Morning Reads

Good morning — and happy Leif Erikson Day!

In 1001, almost 500 years before Christopher Columbus’ journey, Erikson established a short-lived settlement in Canada (his people didn’t get along with the natives after killing a few of them for no apparent reason). But he probably wasn’t the first Viking to “discover” the Americas. That honor goes to Bjarni Herjólfsson, who is believed to have spied the New World in 986 but didn’t stop to check it out.

He said, she said –> Spontaneous protests broke out overnight after an off-duty police officer working a private security job shot and killed a black teenager in South St. Louis. Police say the 18-year-old shot first, but some residents of the community insist that he was unarmed and carrying only a sandwich. Margaret Gillerman reports for the St. Louis Post-Dispatch.

Tuned out –> According to Gallup, “Turnout in the midterm elections this fall could be lower than in the past two midterm elections, based on current voter engagement.”

A mess –> Islamic State fighters once again pushed into the Syrian town of Kobani. Meanwhile, Daren Butler and Jonny Hogg report for Reuters that in Turkey, “street battles raged between Kurdish protesters and police across the mainly Kurdish southeast, in Istanbul and in Ankara, as fallout from war in Syria and Iraq threatened to unravel the NATO member’s own delicate Kurdish peace process.” Twenty-one were killed.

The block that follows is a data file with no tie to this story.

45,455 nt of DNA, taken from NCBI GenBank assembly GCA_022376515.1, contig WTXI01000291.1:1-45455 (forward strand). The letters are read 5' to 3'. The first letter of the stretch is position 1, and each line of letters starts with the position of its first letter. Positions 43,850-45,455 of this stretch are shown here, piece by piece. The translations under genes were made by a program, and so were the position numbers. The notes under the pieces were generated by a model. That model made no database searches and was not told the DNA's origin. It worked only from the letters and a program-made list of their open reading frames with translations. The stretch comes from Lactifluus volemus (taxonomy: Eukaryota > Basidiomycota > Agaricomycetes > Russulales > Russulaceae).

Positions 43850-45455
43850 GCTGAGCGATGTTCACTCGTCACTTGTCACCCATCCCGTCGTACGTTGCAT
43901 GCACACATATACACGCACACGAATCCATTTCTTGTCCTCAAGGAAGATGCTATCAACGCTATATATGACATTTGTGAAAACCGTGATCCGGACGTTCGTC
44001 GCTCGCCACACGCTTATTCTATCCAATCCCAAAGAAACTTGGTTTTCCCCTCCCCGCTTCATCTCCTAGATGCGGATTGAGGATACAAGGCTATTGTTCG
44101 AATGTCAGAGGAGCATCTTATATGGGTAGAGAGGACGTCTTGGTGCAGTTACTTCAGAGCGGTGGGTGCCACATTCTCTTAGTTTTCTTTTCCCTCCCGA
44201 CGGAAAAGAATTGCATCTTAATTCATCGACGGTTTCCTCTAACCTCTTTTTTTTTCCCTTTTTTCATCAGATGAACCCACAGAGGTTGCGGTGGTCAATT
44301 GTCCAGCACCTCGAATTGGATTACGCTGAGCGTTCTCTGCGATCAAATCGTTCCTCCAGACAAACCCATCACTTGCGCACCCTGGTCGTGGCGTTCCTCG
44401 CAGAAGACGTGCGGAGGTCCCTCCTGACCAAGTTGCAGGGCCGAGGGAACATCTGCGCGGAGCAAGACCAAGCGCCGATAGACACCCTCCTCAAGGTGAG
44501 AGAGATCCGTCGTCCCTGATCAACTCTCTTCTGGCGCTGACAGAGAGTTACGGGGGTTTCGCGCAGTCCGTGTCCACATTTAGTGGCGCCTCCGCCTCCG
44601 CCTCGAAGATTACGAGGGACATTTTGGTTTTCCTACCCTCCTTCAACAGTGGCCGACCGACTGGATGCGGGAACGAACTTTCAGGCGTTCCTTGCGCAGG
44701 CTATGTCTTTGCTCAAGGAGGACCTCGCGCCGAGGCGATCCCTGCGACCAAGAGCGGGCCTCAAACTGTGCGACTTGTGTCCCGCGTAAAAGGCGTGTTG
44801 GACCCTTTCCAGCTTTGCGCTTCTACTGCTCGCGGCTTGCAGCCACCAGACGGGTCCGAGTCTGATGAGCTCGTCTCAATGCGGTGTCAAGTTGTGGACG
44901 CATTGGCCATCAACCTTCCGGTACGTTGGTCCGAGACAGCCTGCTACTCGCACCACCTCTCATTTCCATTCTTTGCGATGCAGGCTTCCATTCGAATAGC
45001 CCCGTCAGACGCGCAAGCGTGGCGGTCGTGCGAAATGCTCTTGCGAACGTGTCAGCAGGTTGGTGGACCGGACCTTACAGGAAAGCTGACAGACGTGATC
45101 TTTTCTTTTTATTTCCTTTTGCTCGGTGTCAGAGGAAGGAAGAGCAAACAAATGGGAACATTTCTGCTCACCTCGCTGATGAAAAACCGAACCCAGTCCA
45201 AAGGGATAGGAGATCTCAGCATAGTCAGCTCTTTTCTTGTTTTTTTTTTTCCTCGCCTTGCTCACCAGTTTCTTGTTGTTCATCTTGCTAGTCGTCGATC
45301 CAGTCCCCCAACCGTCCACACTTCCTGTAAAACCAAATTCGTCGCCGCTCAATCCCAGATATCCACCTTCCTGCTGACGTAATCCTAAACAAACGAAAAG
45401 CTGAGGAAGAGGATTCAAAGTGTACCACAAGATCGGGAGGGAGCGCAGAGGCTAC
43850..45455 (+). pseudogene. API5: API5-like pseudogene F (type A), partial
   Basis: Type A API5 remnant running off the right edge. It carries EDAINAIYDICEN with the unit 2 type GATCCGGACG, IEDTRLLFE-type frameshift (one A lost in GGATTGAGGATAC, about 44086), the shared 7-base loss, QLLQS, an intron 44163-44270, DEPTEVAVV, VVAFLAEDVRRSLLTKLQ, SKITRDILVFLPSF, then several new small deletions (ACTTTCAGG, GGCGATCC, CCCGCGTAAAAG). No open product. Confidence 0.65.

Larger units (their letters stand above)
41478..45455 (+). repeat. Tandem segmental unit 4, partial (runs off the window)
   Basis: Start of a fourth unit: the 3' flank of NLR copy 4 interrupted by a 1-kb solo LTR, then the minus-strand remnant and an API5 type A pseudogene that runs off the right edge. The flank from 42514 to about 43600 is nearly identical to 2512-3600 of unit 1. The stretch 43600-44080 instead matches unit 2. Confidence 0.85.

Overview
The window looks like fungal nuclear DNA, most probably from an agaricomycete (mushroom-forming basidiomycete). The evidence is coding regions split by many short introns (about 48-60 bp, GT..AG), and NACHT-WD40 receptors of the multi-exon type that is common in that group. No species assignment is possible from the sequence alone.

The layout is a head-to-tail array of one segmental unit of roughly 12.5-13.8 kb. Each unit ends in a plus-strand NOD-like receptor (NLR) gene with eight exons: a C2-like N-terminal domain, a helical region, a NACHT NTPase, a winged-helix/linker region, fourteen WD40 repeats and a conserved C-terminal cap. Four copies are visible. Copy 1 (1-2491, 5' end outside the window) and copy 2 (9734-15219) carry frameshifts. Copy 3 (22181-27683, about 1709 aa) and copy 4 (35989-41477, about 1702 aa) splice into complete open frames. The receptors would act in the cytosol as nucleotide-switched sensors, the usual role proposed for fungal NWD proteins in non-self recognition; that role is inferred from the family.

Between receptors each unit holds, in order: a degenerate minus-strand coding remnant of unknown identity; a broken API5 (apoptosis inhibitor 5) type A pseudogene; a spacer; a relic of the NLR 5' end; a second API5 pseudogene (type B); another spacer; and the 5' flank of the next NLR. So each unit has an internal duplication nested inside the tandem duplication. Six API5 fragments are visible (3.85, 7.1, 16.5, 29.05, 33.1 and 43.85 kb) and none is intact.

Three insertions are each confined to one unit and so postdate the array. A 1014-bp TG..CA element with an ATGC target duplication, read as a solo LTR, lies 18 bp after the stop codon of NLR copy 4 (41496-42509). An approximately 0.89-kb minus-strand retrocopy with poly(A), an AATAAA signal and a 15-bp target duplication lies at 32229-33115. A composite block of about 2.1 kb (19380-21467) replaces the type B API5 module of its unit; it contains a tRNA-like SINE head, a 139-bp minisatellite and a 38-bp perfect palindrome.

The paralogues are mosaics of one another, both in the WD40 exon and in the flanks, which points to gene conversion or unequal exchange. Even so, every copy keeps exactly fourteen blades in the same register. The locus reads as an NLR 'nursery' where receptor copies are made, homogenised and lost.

On the bubble –> Alexander Bolton reports for The Hill that Senate Minority Leader Mitch McConnell could be replaced if Republicans fail to take control of the chamber in November. Nate Silver’s FiveThirtyEight model gives the Republicans a 56 percent likelihood of accomplishing the feat, while Sam Wang’s Princeton Election Consortium gives them a 44 percent chance.

Ebola –> The NYT report that the US will begin screening passengers from West Africa for Ebola symptoms at five international airports. AND: A Texas sheriff’s deputy who entered the apartment where the now deceased, first Ebola patient diagnosed in the US was staying is under observation in a Dallas hospital after showing possible symptoms of the disease.

Can Karl Rove stay legal? –> Paul Blumenthal writes for HuffPo that Rove’s Crossroads GPS may have problems meeting its spending goals while staying within the law. ALSO: Larry Lessig’s Mayday Super PAC and the DSCC are “flooding South Dakota airwaves” with ads highlighting Republican nominee and former Governor Mike Rounds’ role in a scandal involving the state’s sale of visas to wealthy foreigners who never got their papers. Mark Halperin and Michael Bender report for Bloomberg Politics.

Silver lining –> At Vox, Sarah Kliff argues that Wal-Mart’s decision to deny health insurance to 26,000 part-time workers will likely be a good thing because they will become eligible for Obamacare’s subsidies.

Scary legends –> Media Matters: “The Department of Homeland Security definitively debunked the persistent right-wing media conspiracy theory that Islamic State fighters have attempted to cross the US-Mexico border, saying… knocking the claim that the terrorists have been apprehended at the border as ‘categorically false.'”

Pinkwashing –> Headline in Salon: “Fracking company teams up with Susan G. Komen, introduces pink drill bits ‘for the cure.'” Lindsay Abrams reports.

Good guy with a gun –> An Oregon “open-carry enthusiast” was robbed of his gun at gunpoint on Saturday, according to David Ferguson at The Raw Story.

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